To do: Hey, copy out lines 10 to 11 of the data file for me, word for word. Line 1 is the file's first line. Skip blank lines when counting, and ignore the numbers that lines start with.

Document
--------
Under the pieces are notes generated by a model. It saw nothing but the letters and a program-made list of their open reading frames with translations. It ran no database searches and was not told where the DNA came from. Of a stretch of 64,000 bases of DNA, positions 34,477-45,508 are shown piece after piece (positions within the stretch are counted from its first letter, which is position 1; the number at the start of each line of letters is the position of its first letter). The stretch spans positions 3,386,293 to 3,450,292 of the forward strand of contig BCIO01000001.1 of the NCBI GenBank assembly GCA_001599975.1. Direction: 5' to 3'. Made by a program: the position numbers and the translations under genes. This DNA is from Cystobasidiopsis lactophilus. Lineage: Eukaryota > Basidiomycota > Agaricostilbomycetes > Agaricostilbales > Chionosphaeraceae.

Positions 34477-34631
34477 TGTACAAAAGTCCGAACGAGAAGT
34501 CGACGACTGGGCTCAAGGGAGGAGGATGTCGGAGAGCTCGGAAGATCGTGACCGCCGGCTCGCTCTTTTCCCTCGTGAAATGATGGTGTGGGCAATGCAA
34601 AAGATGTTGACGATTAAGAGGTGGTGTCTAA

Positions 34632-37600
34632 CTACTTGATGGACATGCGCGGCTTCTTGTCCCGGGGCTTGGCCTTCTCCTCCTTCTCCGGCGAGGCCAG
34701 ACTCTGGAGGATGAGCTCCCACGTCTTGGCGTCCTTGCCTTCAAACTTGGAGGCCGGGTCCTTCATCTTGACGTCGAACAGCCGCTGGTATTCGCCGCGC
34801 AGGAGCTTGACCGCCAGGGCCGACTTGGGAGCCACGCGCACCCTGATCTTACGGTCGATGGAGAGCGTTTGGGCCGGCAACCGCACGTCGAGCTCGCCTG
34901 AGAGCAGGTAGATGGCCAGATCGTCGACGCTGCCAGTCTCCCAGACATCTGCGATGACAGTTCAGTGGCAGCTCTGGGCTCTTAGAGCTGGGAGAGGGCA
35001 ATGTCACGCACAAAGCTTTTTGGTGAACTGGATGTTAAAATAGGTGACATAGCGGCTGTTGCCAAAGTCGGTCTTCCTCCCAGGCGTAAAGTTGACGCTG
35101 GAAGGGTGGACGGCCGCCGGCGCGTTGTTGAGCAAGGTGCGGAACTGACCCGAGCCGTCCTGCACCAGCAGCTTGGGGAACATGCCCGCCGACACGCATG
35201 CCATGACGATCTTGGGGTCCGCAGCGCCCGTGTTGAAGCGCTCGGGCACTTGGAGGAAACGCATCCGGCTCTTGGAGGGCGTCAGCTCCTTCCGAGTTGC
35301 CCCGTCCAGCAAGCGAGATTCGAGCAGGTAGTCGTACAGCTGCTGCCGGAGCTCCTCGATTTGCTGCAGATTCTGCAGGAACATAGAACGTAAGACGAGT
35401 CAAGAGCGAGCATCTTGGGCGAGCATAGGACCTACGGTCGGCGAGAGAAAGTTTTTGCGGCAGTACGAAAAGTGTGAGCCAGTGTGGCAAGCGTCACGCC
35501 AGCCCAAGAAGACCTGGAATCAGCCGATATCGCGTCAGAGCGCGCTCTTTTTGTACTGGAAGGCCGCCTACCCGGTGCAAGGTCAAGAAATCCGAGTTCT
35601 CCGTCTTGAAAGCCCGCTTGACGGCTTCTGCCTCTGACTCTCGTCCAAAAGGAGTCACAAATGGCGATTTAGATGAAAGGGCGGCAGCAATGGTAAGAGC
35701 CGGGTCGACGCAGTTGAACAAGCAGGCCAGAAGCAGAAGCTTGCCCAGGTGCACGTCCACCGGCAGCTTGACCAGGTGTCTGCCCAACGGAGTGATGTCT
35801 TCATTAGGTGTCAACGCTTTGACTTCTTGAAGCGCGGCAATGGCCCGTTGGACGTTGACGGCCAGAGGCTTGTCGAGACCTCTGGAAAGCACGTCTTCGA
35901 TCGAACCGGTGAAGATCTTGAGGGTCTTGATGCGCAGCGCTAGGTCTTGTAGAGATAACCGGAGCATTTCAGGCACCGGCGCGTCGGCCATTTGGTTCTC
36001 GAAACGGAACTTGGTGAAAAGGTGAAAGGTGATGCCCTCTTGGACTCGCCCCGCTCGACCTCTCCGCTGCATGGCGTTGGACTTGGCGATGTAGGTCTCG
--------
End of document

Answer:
34901 AGAGCAGGTAGATGGCCAGATCGTCGACGCTGCCAGTCTCCCAGACATCTGCGATGACAGTTCAGTGGCAGCTCTGGGCTCTTAGAGCTGGGAGAGGGCA
35001 ATGTCACGCACAAAGCTTTTTGGTGAACTGGATGTTAAAATAGGTGACATAGCGGCTGTTGCCAAAGTCGGTCTTCCTCCCAGGCGTAAAGTTGACGCTG